Alice Hoffman discusses the process behind fiction

“Magical” is a word frequently used to describe the writing of Alice Hoffman, but that does not, by any means, make her a predecessor to J.K. Rowling.

There are no wizards or sorcerers in Hoffman’s novels, though witches or apparitions do occasionally weave themselves in and out of her narratives.

Instead, Hoffman’s magic is seamlessly and ironically juxtaposed with realism as she explores the innate bonds between mothers, daughters and sisters, along with the human race’s inexplicable ties to plants, animals and the wild temperament of Mother Nature.

Hoffman, a prolific novelist who has penned more than 30 books, let an audience of devoted readers in on the secrets to her inspiration Monday.

The event that took place at the Writers Guild Theater in Beverly Hills was sponsored by Writers Bloc Los Angeles, a lecture series that hosts novelists, journalists and screenwriters.

Just as her characters come to understand the mysticism that flourishes in their lives, Hoffman said she uncovers magic every day when she settles before her laptop in a quiet room.

“Fiction really comes alive when the characters start to have enough life that they make their own decisions,” Hoffman said. “The process is finding out what the story really is.”

KUSC program director and radio host Gail Eichenthal mediated Monday night’s discussion, which mostly centered on Hoffman’s latest novel, The Red Garden.

The novel links together 14 stories, each of which easily could stand on its own.

The Red Garden is both Hoffman’s love letter to New England, where she has lived for 30 years, and an artwork of storytelling.

Beginning in 1750, the novel explores nearly 300 years of history of a small Massachusetts town through its people, its ghosts and even its animals.

“[The Red Garden] is really about the importance of stories and how family stories become history,” Hoffman said. “Over the 300-year history of this town, the stories that people tell each other become shared mythologies.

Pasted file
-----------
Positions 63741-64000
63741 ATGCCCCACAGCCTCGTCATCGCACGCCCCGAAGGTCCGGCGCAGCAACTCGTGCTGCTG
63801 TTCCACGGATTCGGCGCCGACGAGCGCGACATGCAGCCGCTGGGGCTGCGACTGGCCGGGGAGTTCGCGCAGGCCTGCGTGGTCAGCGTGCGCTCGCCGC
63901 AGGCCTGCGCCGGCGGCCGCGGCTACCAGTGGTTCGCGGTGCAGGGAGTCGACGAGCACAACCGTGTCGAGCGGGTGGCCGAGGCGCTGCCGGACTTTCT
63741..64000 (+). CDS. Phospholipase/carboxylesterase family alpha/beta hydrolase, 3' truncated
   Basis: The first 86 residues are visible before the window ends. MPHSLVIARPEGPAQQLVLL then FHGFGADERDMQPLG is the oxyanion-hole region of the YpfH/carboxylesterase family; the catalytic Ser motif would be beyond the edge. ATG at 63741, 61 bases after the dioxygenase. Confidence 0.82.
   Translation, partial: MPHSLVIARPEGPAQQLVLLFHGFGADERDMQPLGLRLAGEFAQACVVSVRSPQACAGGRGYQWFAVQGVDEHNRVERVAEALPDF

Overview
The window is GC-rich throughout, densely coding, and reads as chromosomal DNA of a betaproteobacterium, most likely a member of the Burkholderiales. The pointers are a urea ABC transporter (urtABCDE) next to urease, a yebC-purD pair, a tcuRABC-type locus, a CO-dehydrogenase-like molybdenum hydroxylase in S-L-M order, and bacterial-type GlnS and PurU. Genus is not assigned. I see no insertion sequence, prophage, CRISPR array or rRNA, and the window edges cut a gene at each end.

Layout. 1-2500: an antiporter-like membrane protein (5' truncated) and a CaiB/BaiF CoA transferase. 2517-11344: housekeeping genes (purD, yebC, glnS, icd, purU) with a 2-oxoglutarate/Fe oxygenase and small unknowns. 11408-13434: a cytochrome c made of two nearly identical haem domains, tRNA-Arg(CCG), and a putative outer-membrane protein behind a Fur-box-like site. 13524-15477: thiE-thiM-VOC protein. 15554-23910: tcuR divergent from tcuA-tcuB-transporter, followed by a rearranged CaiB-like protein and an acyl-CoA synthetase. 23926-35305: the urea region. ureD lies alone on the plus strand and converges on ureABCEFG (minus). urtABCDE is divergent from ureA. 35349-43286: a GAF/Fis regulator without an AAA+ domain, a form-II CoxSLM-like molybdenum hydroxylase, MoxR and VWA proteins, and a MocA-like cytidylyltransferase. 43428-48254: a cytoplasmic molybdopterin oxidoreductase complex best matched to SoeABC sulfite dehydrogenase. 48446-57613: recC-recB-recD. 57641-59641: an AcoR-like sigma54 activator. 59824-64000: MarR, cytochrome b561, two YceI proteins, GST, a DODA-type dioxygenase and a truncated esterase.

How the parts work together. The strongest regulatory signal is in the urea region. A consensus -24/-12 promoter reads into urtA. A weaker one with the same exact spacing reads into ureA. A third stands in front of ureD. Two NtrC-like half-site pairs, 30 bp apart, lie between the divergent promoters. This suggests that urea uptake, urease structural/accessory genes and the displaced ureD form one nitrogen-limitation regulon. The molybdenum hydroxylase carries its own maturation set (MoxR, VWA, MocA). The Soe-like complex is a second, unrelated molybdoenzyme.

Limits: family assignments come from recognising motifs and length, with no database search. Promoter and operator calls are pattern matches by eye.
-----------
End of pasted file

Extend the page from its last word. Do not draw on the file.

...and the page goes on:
It is appropriate, then, that the first tales Hoffman remembers hearing as a child were from her Russian grandmother, which led to her fascination with these often whimsical oral histories.

“I was also a fairytale and folk-tale fanatic. I think that gave me the first sense that literature and magic go hand-in-hand,” Hoffman said.

A voracious reader in her teens, Hoffman was inspired by J.D. Salinger’s The Catcher in the Rye, immediately enraptured by Holden Caulfield’s distinct voice.

“It was the first time I felt that a character was speaking directly to me. There’s this intimacy and this feeling that you’re known in some way,” Hoffman said. “I feel like that’s what you want from fiction — you want to feel known when you read a novel.”

Hoffman and Salinger’s voices differ, but they do share a brilliance in their language, which Hoffman refined at Stanford University, where she received her MFA in creative writing in the early 1970s.

While at Stanford, Hoffman not only honed her style but also realized that writing was her true vocation.

“Nobody cares if you get up every day and write. There has to be some reason you get up every day to do it,” she said. “I don’t think it’s so much you have a story to tell, it’s that you have questions you need answered. You’re writing to find answers to certain questions.”

These questions keep Hoffman’s work grounded in everyday situations and sentiments, despite the occasional forays into the mystical.

A breast cancer survivor, Hoffman continued to craft narratives while undergoing radiation treatment ­— an experience that inspired several of her novels, including The Ice Queen.

“I was writing these stories to give myself the strength,” Hoffman said.

As much as Hoffman has drawn from her life and the world around her, she also insists that one doesn’t always have to undergo an experience in order to understand it as a writer.

“You’re told as a writer to ‘write what you know,’ and I don’t believe that,” she said. “You should write what you feel.”